o In practice, all three branches must interpret Constitution every day
o In case of disagreement, who is the authoritative interpreter?
· All three branches over the entire Constitution?
· Each branch over a separate part?
· One branch over the entire Constitution?
· There is no single right answer…
The Federal Judicial Power
1) Article III
o After Articles of Confederation, everyone agreed that a federal judiciary was necessary, but not everyone agreed that lower fed courts were necessary
· Some thought SCOTUS review of state court decisions was enough
· Some distrusted state court willingness to uphold federal law, and therefore SCOTUS would have too many cases to review by itself
· Eventually the framers left it to Congress to decide, and they created lower courts right away
o Fed judges have lifetime appointments “during good behavior” with no decrease in compensation
o Fed court jurisdiction limited to 9 categories of “cases and controversies”
· Essentially separated into federal questions and diversity
· Original jurisdiction has been delegated to lower courts
· Congress may further limit jurisdiction
o Trial by jury for all crimes except impeachment
o No express power of judicial review
2) The authority for judicial review
o No express power of judicial review
· Assumed to be a function of judiciary? Assumed not to be? “Council of Revision” rejected…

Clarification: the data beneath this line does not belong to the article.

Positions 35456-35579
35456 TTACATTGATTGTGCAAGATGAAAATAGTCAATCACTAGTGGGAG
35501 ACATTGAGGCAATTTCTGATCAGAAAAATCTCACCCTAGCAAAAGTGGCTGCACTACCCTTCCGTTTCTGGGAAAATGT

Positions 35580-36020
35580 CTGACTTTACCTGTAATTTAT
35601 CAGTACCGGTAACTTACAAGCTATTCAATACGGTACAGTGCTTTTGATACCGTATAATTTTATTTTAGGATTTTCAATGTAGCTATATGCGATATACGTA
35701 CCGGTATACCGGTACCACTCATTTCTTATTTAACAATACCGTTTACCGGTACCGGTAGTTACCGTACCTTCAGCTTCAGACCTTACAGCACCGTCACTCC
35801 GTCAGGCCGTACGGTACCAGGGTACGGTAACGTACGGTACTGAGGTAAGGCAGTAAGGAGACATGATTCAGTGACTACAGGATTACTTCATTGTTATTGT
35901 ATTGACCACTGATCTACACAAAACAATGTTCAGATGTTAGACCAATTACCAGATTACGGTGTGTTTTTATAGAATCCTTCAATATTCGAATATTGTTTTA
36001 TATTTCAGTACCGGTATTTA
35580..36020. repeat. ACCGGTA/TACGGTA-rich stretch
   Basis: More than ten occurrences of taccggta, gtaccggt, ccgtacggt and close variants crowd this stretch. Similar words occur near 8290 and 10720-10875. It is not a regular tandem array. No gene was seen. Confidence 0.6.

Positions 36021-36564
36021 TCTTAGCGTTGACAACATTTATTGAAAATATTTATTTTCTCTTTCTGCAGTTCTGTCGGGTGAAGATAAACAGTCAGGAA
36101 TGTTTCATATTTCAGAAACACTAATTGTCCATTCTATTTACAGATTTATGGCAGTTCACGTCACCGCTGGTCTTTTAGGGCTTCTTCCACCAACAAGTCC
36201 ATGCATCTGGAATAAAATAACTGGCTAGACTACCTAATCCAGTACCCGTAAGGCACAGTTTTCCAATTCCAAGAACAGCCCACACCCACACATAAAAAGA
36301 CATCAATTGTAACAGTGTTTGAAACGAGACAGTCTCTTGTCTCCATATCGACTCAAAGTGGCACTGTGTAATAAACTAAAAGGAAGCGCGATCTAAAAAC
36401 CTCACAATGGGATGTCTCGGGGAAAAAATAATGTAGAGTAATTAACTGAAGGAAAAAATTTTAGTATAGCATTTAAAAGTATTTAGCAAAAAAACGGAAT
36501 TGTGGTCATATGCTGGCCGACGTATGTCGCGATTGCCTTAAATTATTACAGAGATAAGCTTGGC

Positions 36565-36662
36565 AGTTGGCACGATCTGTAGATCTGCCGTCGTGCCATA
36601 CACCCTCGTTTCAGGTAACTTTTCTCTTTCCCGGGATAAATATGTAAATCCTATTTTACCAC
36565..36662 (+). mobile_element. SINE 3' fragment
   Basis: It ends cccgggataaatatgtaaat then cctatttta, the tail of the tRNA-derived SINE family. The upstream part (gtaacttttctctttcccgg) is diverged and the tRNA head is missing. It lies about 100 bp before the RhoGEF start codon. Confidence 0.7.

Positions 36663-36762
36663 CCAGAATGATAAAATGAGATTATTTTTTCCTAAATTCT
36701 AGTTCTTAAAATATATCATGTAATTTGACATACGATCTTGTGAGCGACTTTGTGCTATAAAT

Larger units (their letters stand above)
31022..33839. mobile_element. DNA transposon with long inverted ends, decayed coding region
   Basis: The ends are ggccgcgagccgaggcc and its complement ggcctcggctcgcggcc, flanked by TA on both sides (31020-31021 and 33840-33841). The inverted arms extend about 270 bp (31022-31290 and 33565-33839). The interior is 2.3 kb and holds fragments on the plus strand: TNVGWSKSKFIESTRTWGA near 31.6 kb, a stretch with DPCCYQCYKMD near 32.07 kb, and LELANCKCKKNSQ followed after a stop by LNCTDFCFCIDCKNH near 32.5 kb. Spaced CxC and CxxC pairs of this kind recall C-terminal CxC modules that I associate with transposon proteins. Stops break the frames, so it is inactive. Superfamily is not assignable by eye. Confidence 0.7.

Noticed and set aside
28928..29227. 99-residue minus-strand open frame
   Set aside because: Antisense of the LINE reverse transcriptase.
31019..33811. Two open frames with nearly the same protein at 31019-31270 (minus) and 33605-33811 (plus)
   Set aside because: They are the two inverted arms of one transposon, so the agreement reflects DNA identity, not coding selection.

o Marbury v. Madison
· Marshall’s three issues:
§ Does Marbury have a right to the commission?
¨ Yes – appointment is made and commission is complete when president signs and secretary of state affixes seal. Delivery is merely a custom.
§ Do laws afford Marbury a remedy?
¨ Yes – for every violation of a legal right, courts can provide a remedy at law. Political acts within the discretion of the president, however, are not subject to legal remedies (veto, appointment to office, etc.). This is a legal right, not a political right, since the appointment has already been validly made (as proved in question 1, above) and the current case only involves compelling Madison to deliver the commission to Marbury. We are a nation of laws.
§ Can SCOTUS issue the remedy in the form of mandamus?
¨ Yes and No:
a. SCOTUS can issue a remedy, since this is a matter concerning an individual’s legal rights (the right to the commission, which is valid as proved in question 1, above) and not a political act (veto, appointment to office, etc.). This is the part of the opinion that set up judicial review of executive actions of a legal nature (but not actions of a political nature)